Gor Mkhitarian performs spiritual music at the release of his album Hogi (Spirit) at the Zipper Concert Hall in downtown Los Angeles, Dec. 18, 2008.
Los Angeles – On December 18, 2008, as Gor Mkhitarian took the stage and the lights dimmed, he sat on a chair with his guitar on his lap and began to sing: “Hayr mer, vor hergins es, surp yeghitsi anun ko. . . .”
The performance, at a concert celebrating the release of his seventh studio album, Spirit (Hoki) – held at the Zipper Concert Hall in downtown Los Angeles – probably marked the first time that “Hayr Mer” (the Lord’s Prayer) was being sung with guitar accompaniment in front of an audience.
While today spiritual and specifically religious compositions are a major component of world music, contemporary Armenian music has yet to warm to the idea of infusing spiritualism – or even spiritual elements – into new material. Mkhitarian is trying to change that.
Though far from being a strictly religious album in the vein of Christian rock, Spirit honors the great ancient tradition of Armenian sacred music and introduces a thoroughly modern spiritual – and humanistic – musical idiom that has been sorely lacking in much of Armenian pop and rock.
Spirit is the fruit of a collaborative effort between Mkhitarian and Fr. Vazken Movsesian, founder of the Armenian Church Youth Ministries and the In His Shoes Mission. Arguing that it is important to make spiritual music resonate with today’s audiences, and young audiences in particular, Fr. Movsesian says: “From the church’s early saints, like Gregory the Illuminator and Mesrob Mashdots, to the prayerful lives of Nerses Shnorhali and Grigor Narekatsi, from the melodies of Sayat-Nova to [the compositions and arrangements of]Komitas Vardapet, the message was given in a language understood by all.”
“This is the first time we are trying to create new, modern, spiritual songs,” Mkhitarian echoes.
Gor Mkhitarian explores the realm of the sacred
The new sound of Armenian spiritual music
A breath of fresh air
As he came of age in his native Vanadzor, Armenia, Mkhitarian was enamored of rock music. He also sang in a church choir. “I grew up listening to the rock heroes of the 1970s,” he recalls. Since then his musical tastes have evolved in leaps and bounds. “If you kill me now, I cannot listen to the Rolling Stones,” says Mkhitarian, who these days is fond of acts such as Coldplay and the Dave Matthews Band.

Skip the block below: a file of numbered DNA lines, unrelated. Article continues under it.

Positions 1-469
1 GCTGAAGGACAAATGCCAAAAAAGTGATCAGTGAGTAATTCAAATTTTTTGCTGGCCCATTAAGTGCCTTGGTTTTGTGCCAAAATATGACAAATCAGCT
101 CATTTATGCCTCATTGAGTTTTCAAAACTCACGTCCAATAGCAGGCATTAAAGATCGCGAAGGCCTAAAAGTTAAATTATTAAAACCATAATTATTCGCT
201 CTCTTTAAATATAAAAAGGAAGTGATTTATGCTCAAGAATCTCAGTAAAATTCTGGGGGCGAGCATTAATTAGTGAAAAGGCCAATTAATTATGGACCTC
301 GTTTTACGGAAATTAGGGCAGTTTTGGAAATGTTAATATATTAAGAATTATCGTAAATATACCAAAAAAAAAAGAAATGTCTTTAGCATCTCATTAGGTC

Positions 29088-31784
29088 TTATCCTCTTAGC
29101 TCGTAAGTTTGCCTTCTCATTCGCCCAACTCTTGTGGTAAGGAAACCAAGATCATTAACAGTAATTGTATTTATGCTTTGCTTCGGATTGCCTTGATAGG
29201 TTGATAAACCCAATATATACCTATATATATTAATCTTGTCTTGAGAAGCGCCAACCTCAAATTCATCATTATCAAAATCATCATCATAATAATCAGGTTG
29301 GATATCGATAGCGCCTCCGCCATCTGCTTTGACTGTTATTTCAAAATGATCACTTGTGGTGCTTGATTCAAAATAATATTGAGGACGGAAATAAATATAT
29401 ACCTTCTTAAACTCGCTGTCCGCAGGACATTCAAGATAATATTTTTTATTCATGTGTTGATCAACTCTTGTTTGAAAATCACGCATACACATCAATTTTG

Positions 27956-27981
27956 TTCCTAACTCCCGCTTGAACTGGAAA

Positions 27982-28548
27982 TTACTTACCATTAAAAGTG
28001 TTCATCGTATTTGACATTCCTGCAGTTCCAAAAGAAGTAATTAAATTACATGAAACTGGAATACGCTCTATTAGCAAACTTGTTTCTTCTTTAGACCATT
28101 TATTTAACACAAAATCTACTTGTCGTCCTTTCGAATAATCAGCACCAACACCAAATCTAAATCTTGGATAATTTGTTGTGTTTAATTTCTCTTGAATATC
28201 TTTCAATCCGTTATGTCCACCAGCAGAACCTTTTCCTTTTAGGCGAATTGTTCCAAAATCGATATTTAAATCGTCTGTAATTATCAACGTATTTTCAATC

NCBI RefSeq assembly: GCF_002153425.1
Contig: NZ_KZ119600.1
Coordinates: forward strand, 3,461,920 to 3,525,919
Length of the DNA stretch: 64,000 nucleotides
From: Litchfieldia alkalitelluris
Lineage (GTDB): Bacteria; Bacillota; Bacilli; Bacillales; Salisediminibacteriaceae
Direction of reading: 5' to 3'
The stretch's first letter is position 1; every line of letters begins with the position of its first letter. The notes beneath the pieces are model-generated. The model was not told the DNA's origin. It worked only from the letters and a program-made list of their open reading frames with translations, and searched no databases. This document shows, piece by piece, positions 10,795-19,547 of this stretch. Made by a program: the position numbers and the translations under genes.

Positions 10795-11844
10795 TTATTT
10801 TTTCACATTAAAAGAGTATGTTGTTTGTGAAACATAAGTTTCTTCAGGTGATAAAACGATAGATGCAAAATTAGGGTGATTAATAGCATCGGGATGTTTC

In 1996, when Armenia still faced enormous hardships, Mkhitarian joined his brother-in-law, Mher Manukian, to start the band Lav Eli.
Acclaimed as an innovative underground rock group that genuinely reflected the angst of a society in flux, Lav Eli released two well-regarded albums before disbanding. “There was a point when we decided to do different things,” Mkhitarian says, referring to his desire at the time for bolder experimentation with various musical genres and even instruments.
Losing no time to make good on his vision, Mkhitarian wrote fresh material following Lav Eli’s breakup and recorded a demo tape that was eventually released, in 2001, by the newly created PomegranateMusic label in Boston. The debut CD, an acoustic collection titled Yeraz, brought a breath of fresh air into contemporary Armenian folk music and featured instruments such as the banjo and dumbek, in addition to guitars.
Since Yeraz, the artist’s six subsequent albums have seen a diversity of excursions into rock, pop, and folk. Mkhitarian, whose records have been released under his own GorMusic label since 2004, also put out an English-language album, titled Green Grass.
Commenting on the eclectic quality of his work, Mkhitarian, a resident of Los Angeles since 2003, says, “I offer something different – not something unique, just something different.”
He adds that as the release of his latest effort, Spirit, was nearing, he didn’t know how to brand the album. “I have touched on too many genres,” he notes. “It’s a folkloric album, yet some people call it alternative while others see it as underground, sub-genre, post-depressionism.” Mkhitarian prefers to describe the record as an essentially rock album that offers a “Pearl Jam/Seattle Sound feel with a touch of Armenian folk.”
The album’s concept is credited to both Mkhitarian and Fr. Movsesian, who has introduced the artist to the In His Shoes Mission. A nonprofit organization open to people of all religious backgrounds and persuasions, In His Shoes was established in response to acts of ethnic cleansing such as the Armenian Genocide. Through rallies, fundraisers, and other public events, the organization provides support to marginalized populations and strives to help end hunger throughout the world.
All proceeds from Mkhitarian’s latest album will be donated to the In His Shoes Mission.
While several songs on Spirit carry a specifically Christian message, Mkhitarian stresses the universal nature of the album’s spiritualism. “I want people to get exactly what they want out of it,” he says, explaining that his goal is ultimately to help listeners achieve a certain inner awakening, whether or not they choose to see it connected with their particular religious beliefs.